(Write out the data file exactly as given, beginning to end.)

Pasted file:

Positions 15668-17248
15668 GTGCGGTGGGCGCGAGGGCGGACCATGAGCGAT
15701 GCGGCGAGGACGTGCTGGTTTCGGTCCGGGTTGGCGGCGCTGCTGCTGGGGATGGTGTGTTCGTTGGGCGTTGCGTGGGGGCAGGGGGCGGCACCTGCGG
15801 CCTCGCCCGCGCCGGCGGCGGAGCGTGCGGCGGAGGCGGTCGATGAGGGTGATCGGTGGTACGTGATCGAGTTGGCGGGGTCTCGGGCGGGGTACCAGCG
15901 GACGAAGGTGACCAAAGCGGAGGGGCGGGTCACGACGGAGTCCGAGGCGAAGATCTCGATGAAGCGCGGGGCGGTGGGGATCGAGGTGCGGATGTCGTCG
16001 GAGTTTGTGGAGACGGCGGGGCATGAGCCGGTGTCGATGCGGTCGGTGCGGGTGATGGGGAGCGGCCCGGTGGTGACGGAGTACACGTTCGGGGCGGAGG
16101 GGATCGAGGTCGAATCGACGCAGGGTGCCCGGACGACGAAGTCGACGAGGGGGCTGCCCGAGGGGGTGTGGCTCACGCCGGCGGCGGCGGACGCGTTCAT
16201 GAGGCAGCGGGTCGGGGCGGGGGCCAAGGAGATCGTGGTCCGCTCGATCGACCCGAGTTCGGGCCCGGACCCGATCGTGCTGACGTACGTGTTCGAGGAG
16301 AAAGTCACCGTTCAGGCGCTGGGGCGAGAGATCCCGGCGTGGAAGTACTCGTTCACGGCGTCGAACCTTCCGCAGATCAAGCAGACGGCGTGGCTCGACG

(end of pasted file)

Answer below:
Positions 15668-17248
15668 GTGCGGTGGGCGCGAGGGCGGACCATGAGCGAT
15701 GCGGCGAGGACGTGCTGGTTTCGGTCCGGGTTGGCGGCGCTGCTGCTGGGGATGGTGTGTTCGTTGGGCGTTGCGTGGGGGCAGGGGGCGGCACCTGCGG
15801 CCTCGCCCGCGCCGGCGGCGGAGCGTGCGGCGGAGGCGGTCGATGAGGGTGATCGGTGGTACGTGATCGAGTTGGCGGGGTCTCGGGCGGGGTACCAGCG
15901 GACGAAGGTGACCAAAGCGGAGGGGCGGGTCACGACGGAGTCCGAGGCGAAGATCTCGATGAAGCGCGGGGCGGTGGGGATCGAGGTGCGGATGTCGTCG
16001 GAGTTTGTGGAGACGGCGGGGCATGAGCCGGTGTCGATGCGGTCGGTGCGGGTGATGGGGAGCGGCCCGGTGGTGACGGAGTACACGTTCGGGGCGGAGG
16101 GGATCGAGGTCGAATCGACGCAGGGTGCCCGGACGACGAAGTCGACGAGGGGGCTGCCCGAGGGGGTGTGGCTCACGCCGGCGGCGGCGGACGCGTTCAT
16201 GAGGCAGCGGGTCGGGGCGGGGGCCAAGGAGATCGTGGTCCGCTCGATCGACCCGAGTTCGGGCCCGGACCCGATCGTGCTGACGTACGTGTTCGAGGAG
16301 AAAGTCACCGTTCAGGCGCTGGGGCGAGAGATCCCGGCGTGGAAGTACTCGTTCACGGCGTCGAACCTTCCGCAGATCAAGCAGACGGCGTGGCTCGACG